"Paper Mill with lagoon system facing pressure to install activated sludge" - Should the change ~ or can existing system be developed for more efficiency?
A large paper mill in southern Georgia is facing increasing pressure to reduce color and odors of their effluent entering into a river system where their daily discharge makes a significant change in river aesthetic quality below the mill. The immediate suggestion by experts if for the mill to replace their large aerated lagoon system with the "latest" in activated sludge treatment systems. Such a system would be smaller in foot print - freeing up land, but would cost hundreds of millions to build and have very high ongoing operational costs. My questions is ~ can this paper mill use existing lagoons more efficiently and improve effluent quality with less initial capital outlay and no significant increase in operational cots?
Most paper mill lagoons in the US contain earthen basins for water retention and high speed surface aerators to providing for oxygen used by the microbes. Biological solids are removed in polishing ponds which require periodic dredging of sludge to maintain volume.
While the high speed aerators are efficient in adding dissolved oxygen - approximately 2 lb O2/hp/hr. They are less efficient in mixing and result in sludge buildup just outside the zone of influence. As sludge builds, wastewater treatment volume is reduced and short-circuiting of flows becomes an issue. In ares with electric lines and aerators, the mill cannot easily dredge the solids so occasional aerators are moved to help prevent excessive sludge buildup.
While I am not involved with the mill's upgrade proces, I would usually start my optimization process with the following steps.
Secondary clarifiers are important for two reasons: (1) remove biological solids (TSS) from effluent discharge & (2) allow for recycle of biosolids to the head of the biological treatment unit thereby maintaining a higher population of microbes than seen in lagoon systems.
Proper secondary clarifier operation is key to successful biological treatment in activated sludge. Normally we design clarifiers for a hydraulic residence time of 2 - 6 hours all based on actual or anticipated solids flux testing. If residence time is too low, we see solids carryover the weir and high TSS in the effluent. Additionally, the return sludge (RAS) concentration is low and beneficial biosolids are being lost to the effluent via washout. If hydraulic loadings are creating too low a retention time, modifications to the clarifier can reduce water velocity allowing for improved function. Other options include adding polymers to improve floc density which gives more rapid settling. Akin to adding polymers, certain bioaugmentation cultures contain polymer producing microbes that grow in the system increasing floc density which can reduce overall operational costs - but these cultures must fit the system and be evaluated much like polymer jar testing.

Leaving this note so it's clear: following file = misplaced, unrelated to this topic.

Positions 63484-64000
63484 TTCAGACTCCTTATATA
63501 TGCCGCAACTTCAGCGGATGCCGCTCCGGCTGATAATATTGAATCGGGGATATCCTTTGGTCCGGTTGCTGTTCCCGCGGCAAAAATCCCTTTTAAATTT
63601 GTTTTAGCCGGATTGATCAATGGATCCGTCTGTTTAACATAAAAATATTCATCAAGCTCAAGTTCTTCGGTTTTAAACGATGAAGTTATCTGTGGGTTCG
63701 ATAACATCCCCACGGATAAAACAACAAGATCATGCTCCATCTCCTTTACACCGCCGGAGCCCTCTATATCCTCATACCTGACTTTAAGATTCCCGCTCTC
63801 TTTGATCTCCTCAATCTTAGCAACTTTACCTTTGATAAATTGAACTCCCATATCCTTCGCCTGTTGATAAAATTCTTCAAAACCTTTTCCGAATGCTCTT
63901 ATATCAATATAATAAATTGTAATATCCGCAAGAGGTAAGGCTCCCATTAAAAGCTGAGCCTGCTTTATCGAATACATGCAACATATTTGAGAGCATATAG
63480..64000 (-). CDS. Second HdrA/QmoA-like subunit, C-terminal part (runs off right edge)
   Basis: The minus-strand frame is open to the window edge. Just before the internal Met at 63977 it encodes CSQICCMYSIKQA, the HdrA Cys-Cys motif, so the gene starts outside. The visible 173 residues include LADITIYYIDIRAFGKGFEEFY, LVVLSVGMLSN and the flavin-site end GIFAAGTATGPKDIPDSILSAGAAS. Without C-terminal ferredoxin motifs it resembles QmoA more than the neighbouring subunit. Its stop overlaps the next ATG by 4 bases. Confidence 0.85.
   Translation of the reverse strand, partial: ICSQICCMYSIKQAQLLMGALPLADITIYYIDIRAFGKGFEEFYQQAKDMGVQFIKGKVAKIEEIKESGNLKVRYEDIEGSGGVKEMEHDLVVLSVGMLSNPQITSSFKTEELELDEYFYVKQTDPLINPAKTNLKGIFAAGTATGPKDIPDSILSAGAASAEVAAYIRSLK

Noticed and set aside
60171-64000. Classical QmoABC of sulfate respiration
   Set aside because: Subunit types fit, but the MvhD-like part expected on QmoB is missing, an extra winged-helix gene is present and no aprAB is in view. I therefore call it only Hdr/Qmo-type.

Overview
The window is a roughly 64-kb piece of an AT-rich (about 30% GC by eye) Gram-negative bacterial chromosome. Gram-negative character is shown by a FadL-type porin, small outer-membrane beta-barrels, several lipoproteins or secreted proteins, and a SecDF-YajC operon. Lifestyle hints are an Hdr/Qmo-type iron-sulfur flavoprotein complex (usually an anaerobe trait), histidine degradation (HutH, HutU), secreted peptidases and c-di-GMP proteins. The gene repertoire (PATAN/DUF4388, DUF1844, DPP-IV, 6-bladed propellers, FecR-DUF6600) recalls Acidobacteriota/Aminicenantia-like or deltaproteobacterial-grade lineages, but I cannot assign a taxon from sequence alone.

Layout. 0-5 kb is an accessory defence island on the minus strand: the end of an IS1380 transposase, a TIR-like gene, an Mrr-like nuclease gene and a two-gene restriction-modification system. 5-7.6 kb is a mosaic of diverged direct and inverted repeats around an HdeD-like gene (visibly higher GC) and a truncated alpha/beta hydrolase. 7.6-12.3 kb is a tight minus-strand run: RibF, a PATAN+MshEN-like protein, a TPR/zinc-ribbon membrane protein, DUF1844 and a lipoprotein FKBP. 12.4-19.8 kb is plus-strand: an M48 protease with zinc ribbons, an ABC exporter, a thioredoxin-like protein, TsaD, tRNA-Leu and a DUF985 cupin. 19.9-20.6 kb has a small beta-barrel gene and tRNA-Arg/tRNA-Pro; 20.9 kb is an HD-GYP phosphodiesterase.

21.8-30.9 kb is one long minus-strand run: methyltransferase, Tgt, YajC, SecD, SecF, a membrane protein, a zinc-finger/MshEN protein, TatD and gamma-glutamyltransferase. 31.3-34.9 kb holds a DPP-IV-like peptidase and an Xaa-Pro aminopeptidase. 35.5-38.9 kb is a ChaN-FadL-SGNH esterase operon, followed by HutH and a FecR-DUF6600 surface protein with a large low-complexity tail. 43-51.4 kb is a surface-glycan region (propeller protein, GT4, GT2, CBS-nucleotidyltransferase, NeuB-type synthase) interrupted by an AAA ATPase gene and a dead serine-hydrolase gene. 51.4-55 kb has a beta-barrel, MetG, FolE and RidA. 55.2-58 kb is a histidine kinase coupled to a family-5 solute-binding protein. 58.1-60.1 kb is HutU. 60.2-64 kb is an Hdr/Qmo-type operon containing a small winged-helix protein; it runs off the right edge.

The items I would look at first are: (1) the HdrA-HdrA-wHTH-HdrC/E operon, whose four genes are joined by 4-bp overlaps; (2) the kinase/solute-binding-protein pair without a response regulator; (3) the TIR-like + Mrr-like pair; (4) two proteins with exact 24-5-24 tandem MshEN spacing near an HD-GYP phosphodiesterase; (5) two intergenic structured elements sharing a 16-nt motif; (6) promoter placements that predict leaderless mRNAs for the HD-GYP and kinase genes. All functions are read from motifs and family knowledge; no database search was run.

In some systems we see the retention time in the clarifiers is too long, resulting in floating sludge (denitrification) and excessive torque on the rake caused by dense biological solids on the bottom. To ensure this does not happen, increase the recycling rate and maintain a bed depth below 2 feet in most clarifier designs.
Again - all operations are site specific depending upon influent flows, design parameters, and current system biological/chemical conditions. Evaluation of settling rates (SVI, solids flux), effluent turbidity/TSS, clarifier bed depth, RAS & MLSS Concentrations, and flow rates can allow for modeling of what happens with variation in influent flows and concentrations and can improve daily operations while reducing treatment costs.